Insurance After Divorce

Insurance After Divorce

Divorce demands personal, emotional and financial adjustments. In addition to legally finalizing your divorce, you will likely have to make other changes, including adjustments to an existing insurance policy. After divorce, strategically transitioning of homeowner’s insurance, healthcare, life and car insurance is necessary ensure adequate coverage.

ADJUSTING YOUR INSURANCE POLICIES AFTER DIVORCE

If you are divorcing or recently divorced in Salt Lake City, Utah, because I am a divorce lawyer, I have some tips to prevent over insurance, under insurance and the risk of no insurance at all:

Health insurance: Most likely, you will need to change health care providers after divorce. While staying on a spouse’s insurance may save you in the short-term, failing to report a divorce could result in denied coverage or accusations of insurance fraud. If you don’t have insurance through an employer, you may be eligible for COBRA, a temporary extension of coverage. Medicaid, is also an option, if you qualify. You will also have to decide the best policy for your children.

Life insurance: Usually a life insurance policy is owned by the primary earner, with the spouse covered on an attached policy. After divorce, a spouse would have to be released from the policy, buy additional policies, or name a different beneficiary. Insurance coverage can be detailed in a divorce settlement.

Car insurance: When sharing a residence, it is likely that you will also share a car insurance policy. After divorce, you will likely move out and need to adjust your policy. Generally, automobile insurance can be negotiated in an alimony agreement.

Home owner’s insurance: After divorce, you should be able to reduce payments, especially if a spouse has moved out and removed belongings. If you have moved out and are now renting, you may want to invest in an additional policy.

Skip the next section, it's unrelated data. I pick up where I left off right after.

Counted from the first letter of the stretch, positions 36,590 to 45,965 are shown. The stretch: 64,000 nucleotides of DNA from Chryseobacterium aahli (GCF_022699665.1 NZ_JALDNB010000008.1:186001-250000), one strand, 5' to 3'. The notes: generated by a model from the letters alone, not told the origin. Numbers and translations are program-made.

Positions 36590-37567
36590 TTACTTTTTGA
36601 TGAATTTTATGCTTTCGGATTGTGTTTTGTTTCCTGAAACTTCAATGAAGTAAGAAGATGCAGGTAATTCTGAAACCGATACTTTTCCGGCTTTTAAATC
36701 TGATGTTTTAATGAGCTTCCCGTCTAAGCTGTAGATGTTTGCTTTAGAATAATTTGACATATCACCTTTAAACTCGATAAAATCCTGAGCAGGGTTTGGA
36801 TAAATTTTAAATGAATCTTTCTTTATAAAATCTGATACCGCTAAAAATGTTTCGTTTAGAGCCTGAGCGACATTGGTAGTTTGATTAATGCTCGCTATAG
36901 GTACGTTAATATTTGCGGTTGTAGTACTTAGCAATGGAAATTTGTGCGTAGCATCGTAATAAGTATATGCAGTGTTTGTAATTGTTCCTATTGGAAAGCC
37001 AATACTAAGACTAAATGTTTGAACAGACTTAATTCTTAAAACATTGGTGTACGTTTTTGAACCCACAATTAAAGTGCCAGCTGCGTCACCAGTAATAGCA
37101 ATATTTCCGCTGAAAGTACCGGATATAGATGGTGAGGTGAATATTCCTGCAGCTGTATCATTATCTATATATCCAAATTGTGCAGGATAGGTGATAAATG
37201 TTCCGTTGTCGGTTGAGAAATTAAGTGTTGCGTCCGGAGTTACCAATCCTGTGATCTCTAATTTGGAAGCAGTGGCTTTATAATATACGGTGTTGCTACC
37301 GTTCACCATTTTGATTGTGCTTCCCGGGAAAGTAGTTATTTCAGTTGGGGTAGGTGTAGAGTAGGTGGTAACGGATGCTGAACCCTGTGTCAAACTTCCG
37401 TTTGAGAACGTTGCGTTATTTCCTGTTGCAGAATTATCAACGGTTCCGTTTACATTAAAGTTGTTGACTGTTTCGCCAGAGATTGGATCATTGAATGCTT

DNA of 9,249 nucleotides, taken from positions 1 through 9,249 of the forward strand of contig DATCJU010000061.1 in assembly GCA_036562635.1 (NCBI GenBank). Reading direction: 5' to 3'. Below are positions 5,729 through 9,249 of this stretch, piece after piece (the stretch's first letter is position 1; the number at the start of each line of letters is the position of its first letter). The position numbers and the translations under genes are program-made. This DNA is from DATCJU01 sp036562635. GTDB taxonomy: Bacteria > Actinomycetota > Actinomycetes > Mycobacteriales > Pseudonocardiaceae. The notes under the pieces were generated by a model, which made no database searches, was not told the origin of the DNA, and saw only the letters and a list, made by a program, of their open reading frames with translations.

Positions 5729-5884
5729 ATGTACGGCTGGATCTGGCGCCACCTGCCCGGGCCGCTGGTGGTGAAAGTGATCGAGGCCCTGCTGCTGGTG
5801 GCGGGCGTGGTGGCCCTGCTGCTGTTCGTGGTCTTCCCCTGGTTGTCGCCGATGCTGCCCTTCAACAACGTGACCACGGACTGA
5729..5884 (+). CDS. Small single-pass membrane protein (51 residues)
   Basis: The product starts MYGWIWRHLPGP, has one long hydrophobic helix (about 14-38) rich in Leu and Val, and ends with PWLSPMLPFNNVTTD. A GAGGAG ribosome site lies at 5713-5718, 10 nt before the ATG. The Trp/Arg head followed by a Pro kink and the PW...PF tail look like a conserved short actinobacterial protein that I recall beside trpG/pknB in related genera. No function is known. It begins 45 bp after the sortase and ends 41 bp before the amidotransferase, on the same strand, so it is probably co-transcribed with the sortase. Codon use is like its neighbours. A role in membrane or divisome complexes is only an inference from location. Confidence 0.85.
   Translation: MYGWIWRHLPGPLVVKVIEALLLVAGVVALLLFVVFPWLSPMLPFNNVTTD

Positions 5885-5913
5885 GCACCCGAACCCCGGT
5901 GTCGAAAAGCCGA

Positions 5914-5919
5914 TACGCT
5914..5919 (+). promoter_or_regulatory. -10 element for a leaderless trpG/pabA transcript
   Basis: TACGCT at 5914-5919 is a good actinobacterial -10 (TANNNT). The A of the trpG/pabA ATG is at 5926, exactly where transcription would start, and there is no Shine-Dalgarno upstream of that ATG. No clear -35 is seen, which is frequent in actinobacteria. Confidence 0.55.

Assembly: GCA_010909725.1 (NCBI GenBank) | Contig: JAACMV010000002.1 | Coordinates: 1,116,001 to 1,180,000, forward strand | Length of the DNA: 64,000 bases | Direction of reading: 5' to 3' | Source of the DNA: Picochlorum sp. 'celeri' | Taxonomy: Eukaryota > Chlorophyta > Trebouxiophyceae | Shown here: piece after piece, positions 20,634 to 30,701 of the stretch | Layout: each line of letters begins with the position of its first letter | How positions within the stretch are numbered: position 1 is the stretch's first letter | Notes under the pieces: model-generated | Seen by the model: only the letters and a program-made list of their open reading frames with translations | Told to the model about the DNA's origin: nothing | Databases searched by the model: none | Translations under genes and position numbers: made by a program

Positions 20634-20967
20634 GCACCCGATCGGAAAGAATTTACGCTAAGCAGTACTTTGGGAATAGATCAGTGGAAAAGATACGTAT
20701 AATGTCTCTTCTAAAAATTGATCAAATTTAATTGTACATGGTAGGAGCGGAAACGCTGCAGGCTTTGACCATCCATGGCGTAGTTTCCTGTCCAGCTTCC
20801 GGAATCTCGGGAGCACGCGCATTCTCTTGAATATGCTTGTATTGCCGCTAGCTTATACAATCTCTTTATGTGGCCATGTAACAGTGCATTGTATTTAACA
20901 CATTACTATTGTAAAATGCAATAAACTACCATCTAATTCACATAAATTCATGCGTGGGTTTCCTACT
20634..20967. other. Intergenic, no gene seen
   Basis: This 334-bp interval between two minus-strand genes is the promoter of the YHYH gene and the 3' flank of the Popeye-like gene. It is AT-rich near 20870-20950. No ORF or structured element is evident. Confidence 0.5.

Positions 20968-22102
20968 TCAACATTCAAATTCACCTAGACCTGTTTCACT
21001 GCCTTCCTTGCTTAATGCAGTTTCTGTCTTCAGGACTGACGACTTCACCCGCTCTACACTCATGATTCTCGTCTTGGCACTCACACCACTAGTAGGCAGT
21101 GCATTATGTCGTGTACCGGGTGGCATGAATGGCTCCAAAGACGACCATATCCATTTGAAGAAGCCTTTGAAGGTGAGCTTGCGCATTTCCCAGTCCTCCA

When dealing with the financial overhaul of a divorce, you want to make sure your rights are protected. An experienced attorney can review your legal options and help you protect your interests through strategic negotiation and settlement.

CAN MY TAX REFUND BE INTERCEPTED OVER UNPAID CHILD SUPPORT?

From considerable anxiety to prison time, you may experience many challenges if you are a parent who is unable to pay child support. However, you should be aware of the other ways unpaid child support could affect you, such as your ability to receive your tax refund. In Salt Lake City, Utah, trying to resolve child support matters promptly is critical.

According to the Department of Administrative Services, your state tax refund can be intercepted in Utah if you owe back child support. If the state does intercept your tax refund, the funds will be used to pay off your child support debts. Before your refund can be taken away by the state, a judicial or administrative judgment reflecting your child support balance must be in place. Before your Utah tax refund is intercepted, the Office of Recovery Services will send you a mailing which informs you that you may lose your refund.

If you cannot pay child support, you may be facing any number of burdens. Perhaps you recently lost your job or are experiencing financial challenges for another reason. When you miss child support payments, the ramifications can have a serious impact on your life as well as your child’s life. As a result, you should do whatever you can to address the situation. For example, you may be able to reduce your payments by modifying your child support order.

Free Consultation with Divorce Lawyer in Utah

If you have a question about divorce law or if you need to start or defend against a divorce case in Utah call Ascent Law at (801) 676-5506. We will help you.

Michael R. Anderson, JD

Ascent Law LLC
8833 S. Redwood Road, Suite C
West Jordan, Utah
84088 United States

Telephone: (801) 676-5506

Ascent Law LLC

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